About cleaning: Have you ever stopped to look at home many cleaning products include lemon? While they may have synthesized it down to a synthetic chemical compound, the idea is still there that lemon is what we think of when we are cleaning. In our house we use what we call volcano cleaner. Vinegar and baking/washing soda! While I know the chemical reaction between the two can cancel out its individual cleaning power we still love to use it, it is these two products plus lemon that comprises most of the information out there for home cleaning. Do you use baking soda when scrubbing grungy surfaces – add a drop of lemon to help cut the grease and sticky stuff. Add it to a spray bottle with vinegar and water to clean counters, tables, and other smooth surfaces. Make wood polish with a few drops in olive oil. Give your homemade laundry a summer fresh scent with a few drops.
I read a warning not to use Lemon oil on granite or stone, as it may etch the surface.

About digestion: My favorite home remedy for tummy troubles is apple cider vinegar. Now it may seem counter intuitive to take an acid when your stomach feels acidy – but I have found (learned from mom) that for me it evens me out. I usually have a teaspoon to a tablespoon in warm water with a titch of honey. I have also found that a drop of lemon in my bubbly water helps immensely. A great relief after Friday pizza night! This is not for everyone. Some people find they crave the milk/yogurt solution to stomach upset – it’s all about knowing yourself.

About lifting your mood: Summer, bright first thing in the morning. In the diffuser to get everyone going. In the afternoon when your flagging because it has been a long day and there is still homework to do. A drop in my water helps me wake up, and keep going – especially during a workout.

I find essential oils to be about experimentation – but that is who I am. I am a creative experimenter with an obsessive pursuit of information and ideas to try.

I’d love to have you join me on my oily adventure by clicking here and becoming a member.

Here are a few more tips I read online about the uses of lemon:

  • Mix lemon essential oil, baking soda and coconut oil and rub on your teeth for 2 minutes
  • Add it to your soap as you wash your hands to help with grease or sticky residue
  • Great for removing sticker residue and pine sap
  • Add it to your homemade bug spray
  • Add a drop to your evening moisturizer to reduce the appearance of blemishes
  • Add it to your conditioner for an aromatic treat that smoothes and shines your hair
  • A drop or 2 of lemon oil on a cloth during your rinse cycle to get rid of the stink that happens when you forget about laundry in the washer (never happens in my house wink wink) or put that same cloth in your dryer for a wonderful smell of warm summer when you take it out
  • Lemon will help soften callouses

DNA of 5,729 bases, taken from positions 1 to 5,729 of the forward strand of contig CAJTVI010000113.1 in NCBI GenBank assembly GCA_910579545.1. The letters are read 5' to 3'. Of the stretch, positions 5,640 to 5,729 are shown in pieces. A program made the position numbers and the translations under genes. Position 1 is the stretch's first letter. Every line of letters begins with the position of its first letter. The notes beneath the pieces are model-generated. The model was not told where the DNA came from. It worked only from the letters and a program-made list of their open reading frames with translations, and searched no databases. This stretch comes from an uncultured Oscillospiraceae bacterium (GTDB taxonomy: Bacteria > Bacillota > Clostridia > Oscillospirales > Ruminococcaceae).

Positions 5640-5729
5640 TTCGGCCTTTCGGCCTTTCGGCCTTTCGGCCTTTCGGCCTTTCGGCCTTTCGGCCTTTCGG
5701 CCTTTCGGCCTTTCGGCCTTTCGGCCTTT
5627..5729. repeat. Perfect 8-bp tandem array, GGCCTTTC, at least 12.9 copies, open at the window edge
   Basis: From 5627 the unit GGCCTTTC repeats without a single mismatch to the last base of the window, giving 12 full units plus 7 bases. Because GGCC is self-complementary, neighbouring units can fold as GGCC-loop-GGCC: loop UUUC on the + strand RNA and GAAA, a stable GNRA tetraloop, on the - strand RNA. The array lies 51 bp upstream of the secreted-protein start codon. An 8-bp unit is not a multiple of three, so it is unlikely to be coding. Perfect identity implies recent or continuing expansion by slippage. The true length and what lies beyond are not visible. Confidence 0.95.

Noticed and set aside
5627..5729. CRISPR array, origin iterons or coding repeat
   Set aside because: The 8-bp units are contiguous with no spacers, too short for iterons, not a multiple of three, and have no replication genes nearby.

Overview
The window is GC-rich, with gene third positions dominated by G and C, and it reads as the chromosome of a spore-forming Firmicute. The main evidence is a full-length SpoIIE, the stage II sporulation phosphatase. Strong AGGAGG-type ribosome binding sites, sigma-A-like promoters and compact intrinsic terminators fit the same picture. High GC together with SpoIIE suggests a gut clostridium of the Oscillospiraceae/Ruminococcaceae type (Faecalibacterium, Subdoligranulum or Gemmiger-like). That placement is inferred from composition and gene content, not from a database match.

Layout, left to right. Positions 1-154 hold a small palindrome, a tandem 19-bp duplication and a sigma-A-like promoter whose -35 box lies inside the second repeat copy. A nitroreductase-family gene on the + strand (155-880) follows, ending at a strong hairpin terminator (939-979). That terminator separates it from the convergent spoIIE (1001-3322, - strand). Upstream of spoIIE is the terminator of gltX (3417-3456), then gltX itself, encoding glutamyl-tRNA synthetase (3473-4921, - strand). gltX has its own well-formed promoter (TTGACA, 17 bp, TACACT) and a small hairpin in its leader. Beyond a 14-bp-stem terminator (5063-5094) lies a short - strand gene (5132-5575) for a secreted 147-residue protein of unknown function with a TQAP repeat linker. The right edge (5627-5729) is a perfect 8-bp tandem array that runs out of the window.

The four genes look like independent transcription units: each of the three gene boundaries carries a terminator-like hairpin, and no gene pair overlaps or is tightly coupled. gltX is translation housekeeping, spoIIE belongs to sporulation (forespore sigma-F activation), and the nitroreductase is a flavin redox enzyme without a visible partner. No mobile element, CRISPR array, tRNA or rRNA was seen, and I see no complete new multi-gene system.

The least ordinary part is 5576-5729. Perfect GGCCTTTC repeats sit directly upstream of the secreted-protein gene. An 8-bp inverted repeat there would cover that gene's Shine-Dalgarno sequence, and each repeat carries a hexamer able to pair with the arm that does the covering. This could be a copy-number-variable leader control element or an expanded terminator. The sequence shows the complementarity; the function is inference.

• Use your home cleaning spray to clean stinky dinner dishes (like onion and garlic residue)
  • Use lemon oil to polish up leather furniture
  • Helps remove tarnish
    Because some citrus oils like Lemon can cause photosensitivity, avoid applying to exposed skin before spending time outside.

Diffuse or take internally with Peppermint and Lavender to assist with seasonal respiratory discomfort.

 

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in praise of fruit cake

Sorry I haven’t written lately. Been working hard on creating a plan for our future!

When you read the title you cringed – admit it. Perhaps the joke about using it as a door stop was recalled. Maybe you even remember seeing it on the Christmas table at your grandmother’s house, dreading the moment she would ask if you had tried some.

I love fruit cake! Let me rephrase that, I love the fruit cake my mother makes, and since then, my sister and I have learned to make (although my hubby still says ick because he’s a ninny). There is a disconnect between the reality of great fruit cake and its legend.

I have had some of the fruit cakes that have the candied fruit peels or other candied fruits. I have had some of the fruit cakes that are buried beneath brandy or rum. I have had the strange tasting fruit cake that comes in a box from the rack at the grocery stores that has barely enough fruit to call it fruit cake. Given this rundown of the average fruit cake, I understand your trepidation about fruit cake.

My favorite cookbook “Better Homes & Gardens New Cookbook” has a recipe for fruit cake that when you separate the name from it, doesn’t look that bad if you like candied fruit. It even has a option of “or snipped mixed dried fruit”. That is the main key – dried fruit instead of candied fruit. Another problem is the spices – not everyone enjoys the Christmas combo of cinnamon, nutmeg, allspice, and cloves.

How many of you like Lara Bars? How many of you love a chewy granola fruit and nut bar? How many of you adore trail mix? Let me introduce you to the real fruit cake. Its calorie content just about matches the Lara Bar. I’m baking some now to add into my healthy eating as a daily snack because it is a great mix of fruit and nuts.

img_4902This recipe I got from my sister, who modified it slightly from my mother, has dates, almonds, walnuts, raisin, cherries, whole wheat flour, honey, eggs, orange juice, orange zest, baking powder, and salt. Sounds good doesn’t it? Today I enhanced it even more. I added in oats, sunflower seeds, apricots, and prunes – I left out the cherries because I didn’t have any. Look at it! It looks like trail mix or granola before you bake it. I bake it in loaves, but I wonder if I could do it like bars, then cut them into portion sizes – just like a granola bar. Portion sized ready to eat!